So an exterior tour it was…

Upon exiting the bus, I was captivated by the presence of this church. The doorway that was being locked is to the right. I assume the people over there were able to get in and tour the inside. Had I known what time they closed and the last admittances were 30 minutes prior to closing, I probably would have sprinted over there.

Of course, I was thinking of my Thursday Doors people and the doors on Glasgow Cathedral were quite magnificent.

Very little is known about the buildings that were on this site prior the present one.

The first stone building was consecrated in 1136 in the presence of King David I and occupied the area now covered by the Nave.

Damaged by fire, its replacement was consecrated in 1197 by Bishop Jocelin.

Work would be done throughout the 12th-15th Century.

You may be surprised to hear that it is one of the last of its kind in Scotland. Glasgow Cathedral is the only church on the Scottish mainland that survived the Protestant Reformation of 1560.

I’m always impressed by the intricate details of Gothic architecture. And this church does not disappoint.

From its magnificent stone work and stained glass…

…down to the door knockers.

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Since I wasn’t going to be able to go inside, I strolled along the outside admiring the details of this imposing structure.

And I spied this door.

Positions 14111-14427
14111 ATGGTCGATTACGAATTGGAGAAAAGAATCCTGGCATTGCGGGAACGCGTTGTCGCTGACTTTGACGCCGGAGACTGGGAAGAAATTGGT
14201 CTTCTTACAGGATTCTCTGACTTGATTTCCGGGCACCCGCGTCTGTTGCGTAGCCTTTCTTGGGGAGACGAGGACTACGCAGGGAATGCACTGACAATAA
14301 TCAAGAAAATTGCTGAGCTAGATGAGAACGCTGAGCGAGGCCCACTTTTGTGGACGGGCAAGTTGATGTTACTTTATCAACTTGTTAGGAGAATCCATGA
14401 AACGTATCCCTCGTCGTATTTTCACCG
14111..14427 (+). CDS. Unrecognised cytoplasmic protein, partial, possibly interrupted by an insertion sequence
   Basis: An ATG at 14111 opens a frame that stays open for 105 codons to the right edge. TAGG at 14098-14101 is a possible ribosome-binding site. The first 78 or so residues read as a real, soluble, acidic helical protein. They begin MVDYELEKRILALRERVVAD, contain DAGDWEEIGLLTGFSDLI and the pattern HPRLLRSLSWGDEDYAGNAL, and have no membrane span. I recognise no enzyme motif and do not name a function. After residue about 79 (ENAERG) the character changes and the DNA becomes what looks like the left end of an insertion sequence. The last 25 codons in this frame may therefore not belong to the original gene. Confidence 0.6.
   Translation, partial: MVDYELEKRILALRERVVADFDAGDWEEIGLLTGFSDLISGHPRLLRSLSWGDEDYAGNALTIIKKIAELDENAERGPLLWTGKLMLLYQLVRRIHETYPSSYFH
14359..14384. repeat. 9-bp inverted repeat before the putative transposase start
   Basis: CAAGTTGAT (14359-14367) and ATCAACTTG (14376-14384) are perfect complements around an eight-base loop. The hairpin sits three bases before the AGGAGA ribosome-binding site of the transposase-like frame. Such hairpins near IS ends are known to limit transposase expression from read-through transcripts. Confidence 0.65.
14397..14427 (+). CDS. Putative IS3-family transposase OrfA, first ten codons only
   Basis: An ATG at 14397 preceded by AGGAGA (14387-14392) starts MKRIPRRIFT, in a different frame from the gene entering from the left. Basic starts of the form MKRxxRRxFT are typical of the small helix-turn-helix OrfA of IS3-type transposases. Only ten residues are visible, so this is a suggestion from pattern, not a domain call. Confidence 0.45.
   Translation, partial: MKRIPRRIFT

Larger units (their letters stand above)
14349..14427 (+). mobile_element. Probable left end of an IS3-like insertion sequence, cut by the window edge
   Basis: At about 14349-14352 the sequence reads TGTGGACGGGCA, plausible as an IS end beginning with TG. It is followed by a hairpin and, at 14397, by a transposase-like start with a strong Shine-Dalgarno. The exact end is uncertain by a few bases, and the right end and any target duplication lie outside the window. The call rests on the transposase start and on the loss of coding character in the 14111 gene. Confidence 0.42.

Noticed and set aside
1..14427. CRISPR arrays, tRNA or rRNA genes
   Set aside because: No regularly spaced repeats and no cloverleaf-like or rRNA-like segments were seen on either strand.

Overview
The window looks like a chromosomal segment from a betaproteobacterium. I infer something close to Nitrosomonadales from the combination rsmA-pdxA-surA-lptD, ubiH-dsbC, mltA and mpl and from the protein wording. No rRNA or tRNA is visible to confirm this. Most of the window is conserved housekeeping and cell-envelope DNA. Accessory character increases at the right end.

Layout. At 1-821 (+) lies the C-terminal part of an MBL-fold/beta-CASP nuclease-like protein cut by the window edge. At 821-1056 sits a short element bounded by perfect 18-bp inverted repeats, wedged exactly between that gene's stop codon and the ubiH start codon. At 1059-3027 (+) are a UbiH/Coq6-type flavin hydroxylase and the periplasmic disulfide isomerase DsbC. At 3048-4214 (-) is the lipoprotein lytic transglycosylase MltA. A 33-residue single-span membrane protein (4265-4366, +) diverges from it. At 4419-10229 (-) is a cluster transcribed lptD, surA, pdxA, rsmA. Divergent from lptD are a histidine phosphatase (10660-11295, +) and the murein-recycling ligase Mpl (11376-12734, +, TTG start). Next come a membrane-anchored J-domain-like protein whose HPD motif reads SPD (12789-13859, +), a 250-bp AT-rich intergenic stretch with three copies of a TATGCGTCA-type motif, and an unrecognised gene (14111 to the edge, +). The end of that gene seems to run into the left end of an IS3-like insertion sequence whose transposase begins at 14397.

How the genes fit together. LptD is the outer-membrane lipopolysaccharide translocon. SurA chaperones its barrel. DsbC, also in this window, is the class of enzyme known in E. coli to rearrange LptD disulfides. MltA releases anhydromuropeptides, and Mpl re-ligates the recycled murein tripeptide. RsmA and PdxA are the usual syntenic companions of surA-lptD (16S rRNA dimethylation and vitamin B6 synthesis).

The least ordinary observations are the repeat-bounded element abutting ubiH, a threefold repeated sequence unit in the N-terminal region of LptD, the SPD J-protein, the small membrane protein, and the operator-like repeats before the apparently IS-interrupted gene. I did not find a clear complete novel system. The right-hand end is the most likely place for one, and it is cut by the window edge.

I find deep satisfaction in having found this door that appears to be rarely, if ever, accessed.

It holds me spellbound for a moment as I wonder who may have passed through this entrance.

Where does it lead? Perhaps someone who has been inside would know. But as a curious daydreamer, I could only stand there and guess as to the tales that this door held closely.

Had the hands of some 16th or 17th century woman lightly touched the stone as she passed through it arched entry? Did children hop from step to step, patiently waiting as their parents finished the conversations held after the weekly service? Was this door only used by those who served with the church? Or did mourners gather on the stairs after the burial of those within the grounds to the East?

I may never know those answers, but in a church with such a long history, the possibilities are endless.

I allow my mind to drift from the past to the present.

I think about how Glasgow Cathedral has stood the test of time.

Although the title of Cathedral is honorific since it has not been the seat of a bishop since 1690, it is still the place of active worship for the Church of Scotland.

I wander around looking at the nearby gravestones and then head to the nearby Necropolis, the burial grounds of an estimated 50,000 people.

So much of who we are is where we have been. -William Langewiesche

Let your light shine!

Amy

Anne Frank House in Amsterdam

Anne Frank House

When I traveled to Amsterdam in April, I knew my time there would be brief. Less than 36 hours brief. Factoring in that I had no idea what to expect from my first overseas trip and that jet lag is rough…way too brief!

But the one place that I wanted to be sure to visit was the Anne Frank House.